What struck me about the original question is that David says that he found that he was getting better results at E.I. 40 but he isn't sure if he is ready to rate the film to E.I. 40! What's the issue? If you are getting better results at E.I. 40, switch to ISO 40. Your eyes are telling you that it's better but you were still (when you wrote this long ago) unsure whether to go with what you could see for yourself with your own eyes!!!??? David, your tests told you all you need to know. Why would you hesitate to rate the film at the speed that gives you the best results.

    One more technical thing: When you rate a film at other than it's box speed, you are not chaning the ISO. In other words, if you rate Velvia 50 a E.I. (exposure index) 40, it is NOT ISO 40. ISO only refers to the box speed. When you use a speed other than box (ISO) speed, it is then referred to E.I. E.I. is the TRUE speed of the film for you with your equipment determined by testing.

    There are almost no films that I rate at the ISO speed. Knoweledgeable photographers have no qualms at all and do not hesitate to test their film and rate it at whatever produce the best results. For example, I rate 100Tmax at E.I. 64, Tri-x sheet film at E.I. 200, Tri-X roll film at E.I. 250, etc. Those are NOT over-esposing the film. In fact, if I rated them at their ISO (box) speeds, I would be under-exposing them.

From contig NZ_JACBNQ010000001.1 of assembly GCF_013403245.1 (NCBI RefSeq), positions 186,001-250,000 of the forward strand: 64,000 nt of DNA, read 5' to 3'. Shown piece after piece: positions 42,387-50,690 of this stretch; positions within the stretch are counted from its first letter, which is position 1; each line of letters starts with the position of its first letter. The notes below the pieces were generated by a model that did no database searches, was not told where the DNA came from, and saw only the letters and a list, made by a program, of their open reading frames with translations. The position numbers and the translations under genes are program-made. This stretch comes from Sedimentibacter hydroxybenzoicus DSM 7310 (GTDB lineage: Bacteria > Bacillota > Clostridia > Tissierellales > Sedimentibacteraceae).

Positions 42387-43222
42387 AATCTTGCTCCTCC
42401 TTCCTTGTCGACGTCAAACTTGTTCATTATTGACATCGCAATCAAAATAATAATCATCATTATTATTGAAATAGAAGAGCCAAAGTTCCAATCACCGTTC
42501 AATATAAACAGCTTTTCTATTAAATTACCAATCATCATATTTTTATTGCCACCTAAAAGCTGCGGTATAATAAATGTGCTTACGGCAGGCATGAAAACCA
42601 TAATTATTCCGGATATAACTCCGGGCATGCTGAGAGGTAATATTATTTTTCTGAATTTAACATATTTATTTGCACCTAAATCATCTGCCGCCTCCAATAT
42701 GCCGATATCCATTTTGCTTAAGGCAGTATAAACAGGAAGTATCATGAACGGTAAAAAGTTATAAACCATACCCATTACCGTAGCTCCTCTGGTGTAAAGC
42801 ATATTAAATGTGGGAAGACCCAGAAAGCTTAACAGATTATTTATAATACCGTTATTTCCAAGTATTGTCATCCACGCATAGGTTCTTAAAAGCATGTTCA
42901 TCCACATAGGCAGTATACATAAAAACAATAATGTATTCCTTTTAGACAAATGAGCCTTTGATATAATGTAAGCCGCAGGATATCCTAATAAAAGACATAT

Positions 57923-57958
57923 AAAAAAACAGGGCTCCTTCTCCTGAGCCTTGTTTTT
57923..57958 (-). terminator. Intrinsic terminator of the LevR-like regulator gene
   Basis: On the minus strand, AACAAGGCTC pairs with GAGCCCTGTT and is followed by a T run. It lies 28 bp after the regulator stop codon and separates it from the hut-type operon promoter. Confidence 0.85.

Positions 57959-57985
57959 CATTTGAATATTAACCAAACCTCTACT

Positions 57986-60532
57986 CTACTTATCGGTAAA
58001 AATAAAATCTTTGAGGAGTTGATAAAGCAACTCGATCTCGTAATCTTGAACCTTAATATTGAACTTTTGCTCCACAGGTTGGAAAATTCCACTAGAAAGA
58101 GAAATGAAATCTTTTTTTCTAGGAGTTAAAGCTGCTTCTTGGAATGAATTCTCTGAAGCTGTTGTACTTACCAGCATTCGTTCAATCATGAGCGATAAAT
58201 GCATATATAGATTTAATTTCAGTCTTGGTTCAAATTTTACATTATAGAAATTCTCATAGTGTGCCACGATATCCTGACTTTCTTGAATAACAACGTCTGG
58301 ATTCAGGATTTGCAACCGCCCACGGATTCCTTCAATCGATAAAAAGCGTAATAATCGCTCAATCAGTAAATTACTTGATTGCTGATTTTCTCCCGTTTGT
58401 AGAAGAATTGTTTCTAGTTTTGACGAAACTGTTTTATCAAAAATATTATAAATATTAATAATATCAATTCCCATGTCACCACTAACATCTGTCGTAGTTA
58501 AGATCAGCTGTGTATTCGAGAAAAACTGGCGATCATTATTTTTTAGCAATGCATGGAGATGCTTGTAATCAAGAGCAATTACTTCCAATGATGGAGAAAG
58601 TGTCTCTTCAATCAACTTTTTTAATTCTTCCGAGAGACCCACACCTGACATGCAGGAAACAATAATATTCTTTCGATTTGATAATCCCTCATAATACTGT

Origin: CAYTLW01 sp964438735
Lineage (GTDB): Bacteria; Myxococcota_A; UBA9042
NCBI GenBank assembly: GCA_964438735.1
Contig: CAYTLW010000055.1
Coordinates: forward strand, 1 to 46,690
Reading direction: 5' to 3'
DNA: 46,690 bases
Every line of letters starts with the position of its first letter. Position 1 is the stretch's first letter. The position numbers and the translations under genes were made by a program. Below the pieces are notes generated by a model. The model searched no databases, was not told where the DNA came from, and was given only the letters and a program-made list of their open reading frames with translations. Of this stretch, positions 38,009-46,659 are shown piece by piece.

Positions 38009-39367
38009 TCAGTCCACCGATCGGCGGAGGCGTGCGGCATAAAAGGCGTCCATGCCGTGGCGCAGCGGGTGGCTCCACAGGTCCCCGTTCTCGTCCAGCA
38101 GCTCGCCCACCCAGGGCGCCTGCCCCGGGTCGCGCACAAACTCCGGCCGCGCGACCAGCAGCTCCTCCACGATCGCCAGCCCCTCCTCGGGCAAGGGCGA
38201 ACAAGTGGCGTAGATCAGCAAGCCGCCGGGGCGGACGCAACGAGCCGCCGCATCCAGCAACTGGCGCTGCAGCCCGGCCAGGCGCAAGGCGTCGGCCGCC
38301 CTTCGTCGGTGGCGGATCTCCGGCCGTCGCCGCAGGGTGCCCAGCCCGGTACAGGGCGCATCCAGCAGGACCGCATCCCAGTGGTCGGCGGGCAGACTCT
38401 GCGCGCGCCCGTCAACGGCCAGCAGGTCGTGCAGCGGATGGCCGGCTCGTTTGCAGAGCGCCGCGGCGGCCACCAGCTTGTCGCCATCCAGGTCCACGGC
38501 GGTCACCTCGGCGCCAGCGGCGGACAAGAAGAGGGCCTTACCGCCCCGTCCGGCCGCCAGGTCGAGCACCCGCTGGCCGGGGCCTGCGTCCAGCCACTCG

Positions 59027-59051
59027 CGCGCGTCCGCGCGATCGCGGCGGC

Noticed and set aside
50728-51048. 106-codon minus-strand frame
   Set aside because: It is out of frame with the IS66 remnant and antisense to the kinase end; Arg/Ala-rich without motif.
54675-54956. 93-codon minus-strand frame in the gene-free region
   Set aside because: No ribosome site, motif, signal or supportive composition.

I just had to respond so that someone else who is unnecessarily agonizing over whether to rate a film at a speed other than the box speed will not heistate to do so. Again, the box speed is just a starting point and nothing more.



    BTW, I have found that for me, with my lenses and meters, Velvia 100 performs best at about E.I. 125 but that's just me.
     
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  13. LJSLATER

    LJSLATER Member

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    Hi ZoneIII, they still make Velvia 50, at least in the smaller formats. Unless of course you're referring to the original Velvia, which Velvia 50 replaced.

    I too shoot Velvia 50 at EI 50 and Velvia 100 at EI 125.

    Whether you want to call it ISO, ASA, or EI, it doesn't matter to me, but I agree that you shouldn't be afraid to experiment and expose your film the way that works best for your particular look.